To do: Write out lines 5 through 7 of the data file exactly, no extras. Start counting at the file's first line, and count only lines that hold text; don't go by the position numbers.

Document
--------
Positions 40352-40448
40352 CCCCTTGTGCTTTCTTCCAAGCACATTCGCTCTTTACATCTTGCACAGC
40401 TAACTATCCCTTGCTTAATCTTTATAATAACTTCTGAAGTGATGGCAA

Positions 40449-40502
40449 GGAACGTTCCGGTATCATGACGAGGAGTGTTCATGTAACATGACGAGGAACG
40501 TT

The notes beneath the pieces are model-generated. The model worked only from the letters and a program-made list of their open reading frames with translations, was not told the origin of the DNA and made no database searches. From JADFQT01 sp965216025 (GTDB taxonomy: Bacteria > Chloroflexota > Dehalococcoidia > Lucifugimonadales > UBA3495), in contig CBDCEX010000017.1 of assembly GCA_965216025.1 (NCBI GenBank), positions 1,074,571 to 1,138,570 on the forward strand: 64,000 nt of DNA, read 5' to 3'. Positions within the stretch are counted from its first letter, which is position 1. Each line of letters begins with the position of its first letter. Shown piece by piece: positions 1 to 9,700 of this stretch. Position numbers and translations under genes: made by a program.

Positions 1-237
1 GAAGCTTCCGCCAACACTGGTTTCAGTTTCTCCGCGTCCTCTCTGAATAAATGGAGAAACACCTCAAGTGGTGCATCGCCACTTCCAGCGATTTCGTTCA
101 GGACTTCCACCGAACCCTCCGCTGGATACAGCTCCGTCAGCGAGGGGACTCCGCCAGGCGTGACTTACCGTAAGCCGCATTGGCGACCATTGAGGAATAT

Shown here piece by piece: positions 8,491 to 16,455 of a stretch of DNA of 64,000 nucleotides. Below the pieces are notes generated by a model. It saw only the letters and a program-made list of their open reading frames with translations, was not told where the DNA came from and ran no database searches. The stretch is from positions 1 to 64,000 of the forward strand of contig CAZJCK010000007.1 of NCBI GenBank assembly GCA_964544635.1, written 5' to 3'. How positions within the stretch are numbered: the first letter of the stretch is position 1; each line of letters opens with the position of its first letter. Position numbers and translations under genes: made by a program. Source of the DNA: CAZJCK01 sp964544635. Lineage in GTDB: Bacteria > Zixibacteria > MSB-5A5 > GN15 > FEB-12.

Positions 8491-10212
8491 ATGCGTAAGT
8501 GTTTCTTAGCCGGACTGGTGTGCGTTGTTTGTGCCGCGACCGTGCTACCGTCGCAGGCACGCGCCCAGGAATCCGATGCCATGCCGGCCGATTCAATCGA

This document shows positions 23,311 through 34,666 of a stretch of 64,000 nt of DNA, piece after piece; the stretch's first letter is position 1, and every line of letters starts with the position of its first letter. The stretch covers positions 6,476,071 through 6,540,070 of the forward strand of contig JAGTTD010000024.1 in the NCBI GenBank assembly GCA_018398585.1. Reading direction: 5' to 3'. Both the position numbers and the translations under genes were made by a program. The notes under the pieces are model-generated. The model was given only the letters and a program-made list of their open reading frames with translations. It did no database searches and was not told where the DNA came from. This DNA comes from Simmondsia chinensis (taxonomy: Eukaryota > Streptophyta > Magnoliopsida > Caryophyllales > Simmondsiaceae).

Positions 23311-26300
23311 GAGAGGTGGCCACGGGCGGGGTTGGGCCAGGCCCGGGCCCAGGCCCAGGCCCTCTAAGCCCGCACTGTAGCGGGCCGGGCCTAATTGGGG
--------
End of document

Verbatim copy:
40449 GGAACGTTCCGGTATCATGACGAGGAGTGTTCATGTAACATGACGAGGAACG
40501 TT

The notes beneath the pieces are model-generated. The model worked only from the letters and a program-made list of their open reading frames with translations, was not told the origin of the DNA and made no database searches. From JADFQT01 sp965216025 (GTDB taxonomy: Bacteria > Chloroflexota > Dehalococcoidia > Lucifugimonadales > UBA3495), in contig CBDCEX010000017.1 of assembly GCA_965216025.1 (NCBI GenBank), positions 1,074,571 to 1,138,570 on the forward strand: 64,000 nt of DNA, read 5' to 3'. Positions within the stretch are counted from its first letter, which is position 1. Each line of letters begins with the position of its first letter. Shown piece by piece: positions 1 to 9,700 of this stretch. Position numbers and translations under genes: made by a program.